“Our chapters in the north central part of the state, an area of Pennsylvania with really great wild and native trout resources and also an area seeing a lot of shale gas extraction and associated development, expressed concerns about what that meant for the trout streams and were looking for a way to keep an eye on things,” said Jake Lemon, eastern angler science coordinator for Trout Unlimited.
The organization worked with Dickinson College in Carlisle, Pennsylvania, to develop monitoring protocols for volunteers to assess streams in the state’s shale gas-producing regions.
When the Mountain Valley and Atlantic Coast pipelines were proposed in 2014, Trout Unlimited adapted its program for Virginia and West Virginia.
“In most cases, state agencies don’t have the capacity to comprehensively monitor these projects,” Lemon said. “By having trained citizen observers who know what to look for, we’re expanding the capacity to document these issues as they’re occurring.”
Rick Shingles co-founded Preserve Giles County, one of several local groups fighting pipelines under the larger Protect Our Water Heritage Rights (POWHR) organization. For the first three years of the fight, the group worked through the regulatory process. Now that construction has begun, the fight is taking place along the construction route, either through civil disobedience, as in the case of tree-sitters and activists who have chained themselves to construction equipment, or through monitoring for potential water violations.
During the regulatory process, opponents produced three hydrologists who questioned the pipeline company’s claims that the project could be built without adversely affecting the region’s water resources.
“It’s now an empirical test,” Shingles said. “It’s not their argument versus our argument anymore. If it rains, depending on the kind of rain, we’ll be all over the place. We know where the mitigation procedures weren’t put in place. We have imagery that’s time stamped and location stamped. Let’s see what happens.”
‘Upstream from everyone’
On the ground in Montgomery County, Chisholm, Majors, and Shelton, the program administrator, reflect on why their monitoring work is so important. They note that the pipeline crosses crucial watersheds that flow both into the New River and the Roanoke River, on either side of the eastern continental divide.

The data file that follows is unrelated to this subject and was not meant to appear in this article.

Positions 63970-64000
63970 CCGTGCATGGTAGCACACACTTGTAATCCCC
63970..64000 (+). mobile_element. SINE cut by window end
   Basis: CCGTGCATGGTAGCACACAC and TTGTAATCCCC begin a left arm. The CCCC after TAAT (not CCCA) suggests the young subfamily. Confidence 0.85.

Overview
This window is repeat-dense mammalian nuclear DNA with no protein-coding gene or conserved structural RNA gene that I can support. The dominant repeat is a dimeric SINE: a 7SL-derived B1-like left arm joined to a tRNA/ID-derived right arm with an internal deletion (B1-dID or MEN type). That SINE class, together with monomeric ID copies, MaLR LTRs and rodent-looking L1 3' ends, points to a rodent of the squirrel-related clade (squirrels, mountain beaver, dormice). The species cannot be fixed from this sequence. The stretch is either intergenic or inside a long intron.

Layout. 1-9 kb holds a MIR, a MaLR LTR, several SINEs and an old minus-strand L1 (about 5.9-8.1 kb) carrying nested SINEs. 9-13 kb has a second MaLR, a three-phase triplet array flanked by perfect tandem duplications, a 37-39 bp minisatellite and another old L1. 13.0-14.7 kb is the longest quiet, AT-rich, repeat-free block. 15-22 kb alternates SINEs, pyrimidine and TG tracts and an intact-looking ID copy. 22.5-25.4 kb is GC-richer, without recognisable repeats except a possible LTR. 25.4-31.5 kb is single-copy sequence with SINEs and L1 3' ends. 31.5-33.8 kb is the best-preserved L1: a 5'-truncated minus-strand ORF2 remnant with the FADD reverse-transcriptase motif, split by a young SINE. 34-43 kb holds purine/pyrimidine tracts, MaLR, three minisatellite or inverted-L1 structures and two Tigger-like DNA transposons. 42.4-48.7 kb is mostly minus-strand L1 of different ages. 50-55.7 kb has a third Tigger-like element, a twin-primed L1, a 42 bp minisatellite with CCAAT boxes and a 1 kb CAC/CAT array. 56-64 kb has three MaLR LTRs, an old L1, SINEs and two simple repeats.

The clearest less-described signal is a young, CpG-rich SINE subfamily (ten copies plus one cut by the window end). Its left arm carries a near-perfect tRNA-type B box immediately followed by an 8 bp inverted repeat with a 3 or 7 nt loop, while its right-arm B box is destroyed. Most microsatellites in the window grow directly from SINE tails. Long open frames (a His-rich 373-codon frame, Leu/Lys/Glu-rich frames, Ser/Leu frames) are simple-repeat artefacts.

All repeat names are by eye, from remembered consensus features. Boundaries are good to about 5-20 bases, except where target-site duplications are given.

“It would be grossly irresponsible for us to live up here and want to protect this for ourselves only,” Chisholm says. “We are upstream from everyone.”
“It’s the Mississippi River,” says Shelton. “It’s the Chesapeake Bay. It’s the Albemarle Sound.”
“A lot of people think that if you flip a faucet on, there will always be clean water,” Majors says. “They have no clue that it actually comes from the forest and the land, and that you need to preserve that.”
Nearby, Bob and Donna Jones have a much more immediate concern. They had their house built in 1983. Over the years, their home has become a family center for their children and now grandchildren. Bob Jones, a retired engineering professor at Virginia Tech, remembers the moment he found out the Mountain Valley Pipeline had been rerouted over their 73-acre property.
“The 22nd of April, 2016,” Jones recalls. “It was in a publication on the FERC website by MVP.”
What was his reaction?
“I’ve said to other people, you don’t want to hear the words, because you can’t print them.”
The couple had been considering selling their house but needed to address a couple of things first. When they found out the pipeline would pass 200 feet from their house, their real estate agent told them they’d be lucky to get even half of their previously planned selling price. In the short term, they’re irritated by the constant intrusion of pipeline workers within view of their house, which previously had been private. They can see the pipeline’s scar out their picture window on Johnson’s Ridge, which sits just in front of Poor Mountain on the horizon, and they can spot the line itself from their front door.
Longer-term, they’re worried about impacts to Slusser’s Chapel Cave, home to the aquifer that is the source of their drinking water, and they’re frightened about the possibility of an explosion, as has happened on other pipelines in recent weeks.
“This was called Bull Ridge Farm, because on that ridge over there,” Jones says, pointing to the pipeline right-of-way, “a farmer was killed by a bull. And now it’s possible we’ll be killed here on this ridge, too.”
Majors’ home, visible a ways down the driveway, is outside the 1,800-foot blast zone but within a second zone in which, if there’s a pipeline explosion, her home won’t be destroyed but would suffer damage such as the melted siding.
Those implications are part of why she’s fighting the pipeline, and expects to continue doing so well into the future.
“It’s that important to us,” Majors says. “This is my land, my community, my everything here.”
“We’re fighting to reclamation,” Shelton says.
“Oh yeah, we’ll be knowing each other for a really long time,” Majors says.
“I still answer the phone when you call,” responds Chisholm, and they laugh.
The monitors laugh a lot, especially Shelton, who is giving to bursting out in the midst of sentences describing potentially dire implications of the pipeline construction. Sometimes in grim circumstances, there’s no other way to relieve the tension of difficult work.
And then they go back to work, heading down the road to another pipeline construction site they want to document before it’s too dark to see anymore.